5023.13 - Mathematics 2 for Information Technology

Course number
Mathematics 2 for Information Technology
Mathematics I for Information Technology; Introduction to Computer Science.
To complete an elementary introduction to discrete mathematics with respect to applications in computer science.
(1) Recap: sets, relations, functions, proofs, basics of combinatorics (2) Logic with focus on propositional logic and extensions into predicate logic (3) Linear homogeneous recurrence relations (4) Graphs and trees including tree search, minimum spanning trees, Euler paths and graph coloring (5) Matrices: in particular the solution of systems of linear equations (6) Computational complexity: in particular big-O notation and complexity classes (7) Elementary computability: in particular Turing machines and the Halting problem (8) Discrete probability: finite sample spaces, conditional probability and independent varianles (9) Miscellaneous: review discussed content
Learning and teaching approaches
The teaching will be based on in-class lectures. It will be enhanced by in-class problem solving sessions. These will be based on home-solved written assignment solutions.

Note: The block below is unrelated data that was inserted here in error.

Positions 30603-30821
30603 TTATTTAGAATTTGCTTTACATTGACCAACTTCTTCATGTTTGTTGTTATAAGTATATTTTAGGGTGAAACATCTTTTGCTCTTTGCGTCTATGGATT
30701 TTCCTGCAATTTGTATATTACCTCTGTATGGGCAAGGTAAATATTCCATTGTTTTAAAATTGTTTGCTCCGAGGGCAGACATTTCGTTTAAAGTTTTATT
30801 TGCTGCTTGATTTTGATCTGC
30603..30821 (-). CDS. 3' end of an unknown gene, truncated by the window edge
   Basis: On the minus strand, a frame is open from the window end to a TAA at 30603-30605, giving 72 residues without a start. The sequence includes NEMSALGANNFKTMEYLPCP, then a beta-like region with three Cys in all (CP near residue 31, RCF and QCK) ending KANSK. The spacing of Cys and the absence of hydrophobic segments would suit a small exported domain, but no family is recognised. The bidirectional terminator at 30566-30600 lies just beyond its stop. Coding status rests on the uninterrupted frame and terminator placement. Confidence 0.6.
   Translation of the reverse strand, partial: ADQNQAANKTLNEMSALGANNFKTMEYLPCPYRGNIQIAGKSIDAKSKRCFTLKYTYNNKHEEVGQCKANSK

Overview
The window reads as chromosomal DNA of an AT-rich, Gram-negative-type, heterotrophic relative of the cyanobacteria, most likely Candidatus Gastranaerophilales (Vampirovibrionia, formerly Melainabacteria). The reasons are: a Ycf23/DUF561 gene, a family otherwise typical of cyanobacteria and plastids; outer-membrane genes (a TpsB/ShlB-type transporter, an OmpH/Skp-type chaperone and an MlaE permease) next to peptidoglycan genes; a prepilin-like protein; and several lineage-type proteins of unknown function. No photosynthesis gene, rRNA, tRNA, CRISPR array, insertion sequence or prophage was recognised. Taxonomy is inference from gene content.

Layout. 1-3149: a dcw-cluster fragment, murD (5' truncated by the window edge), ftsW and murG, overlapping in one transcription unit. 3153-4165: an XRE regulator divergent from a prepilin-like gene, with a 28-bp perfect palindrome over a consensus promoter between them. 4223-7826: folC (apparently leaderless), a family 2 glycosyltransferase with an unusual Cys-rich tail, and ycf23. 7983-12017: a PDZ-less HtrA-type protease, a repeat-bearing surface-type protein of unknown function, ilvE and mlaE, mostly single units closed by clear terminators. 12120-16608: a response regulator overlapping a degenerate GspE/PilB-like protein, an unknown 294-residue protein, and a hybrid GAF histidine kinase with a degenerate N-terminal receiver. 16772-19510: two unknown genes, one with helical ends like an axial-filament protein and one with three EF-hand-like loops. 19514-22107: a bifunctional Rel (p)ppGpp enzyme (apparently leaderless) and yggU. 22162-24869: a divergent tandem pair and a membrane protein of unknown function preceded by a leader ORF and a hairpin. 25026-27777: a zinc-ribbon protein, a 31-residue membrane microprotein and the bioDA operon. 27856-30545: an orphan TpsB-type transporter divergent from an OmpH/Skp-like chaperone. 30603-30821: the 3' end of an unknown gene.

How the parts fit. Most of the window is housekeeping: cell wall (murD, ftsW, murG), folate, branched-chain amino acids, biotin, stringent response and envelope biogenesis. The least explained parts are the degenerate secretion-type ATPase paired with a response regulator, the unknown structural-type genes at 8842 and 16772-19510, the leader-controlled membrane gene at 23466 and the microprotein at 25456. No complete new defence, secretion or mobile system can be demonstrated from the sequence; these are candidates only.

Learning outcomes
The successful student will be able to: Apply sets, relations, functions and in particular matrices and counting techniques to solve elementary problems that are close to discrete mathematics. Use basic mathematical knowledge to solve problems within computer science. Explain some of the fundamental limitations of mathematics and computing. Understand elementary complexity assessments of algorithms.
Assessment method
The students are going to be asked to sit a 4 hour final exam. That exam to 100% determines the student's final grade. It is a precondition of attending the final exam to reasonably work on 7 out of 8 of the weekly assignments.
Marking scale
Kolman, Busby, and Ross: Discrete Mathematical Structures, 6th ed., Pearson Education. ISBN13: 978-0132078450
Roland Kaschek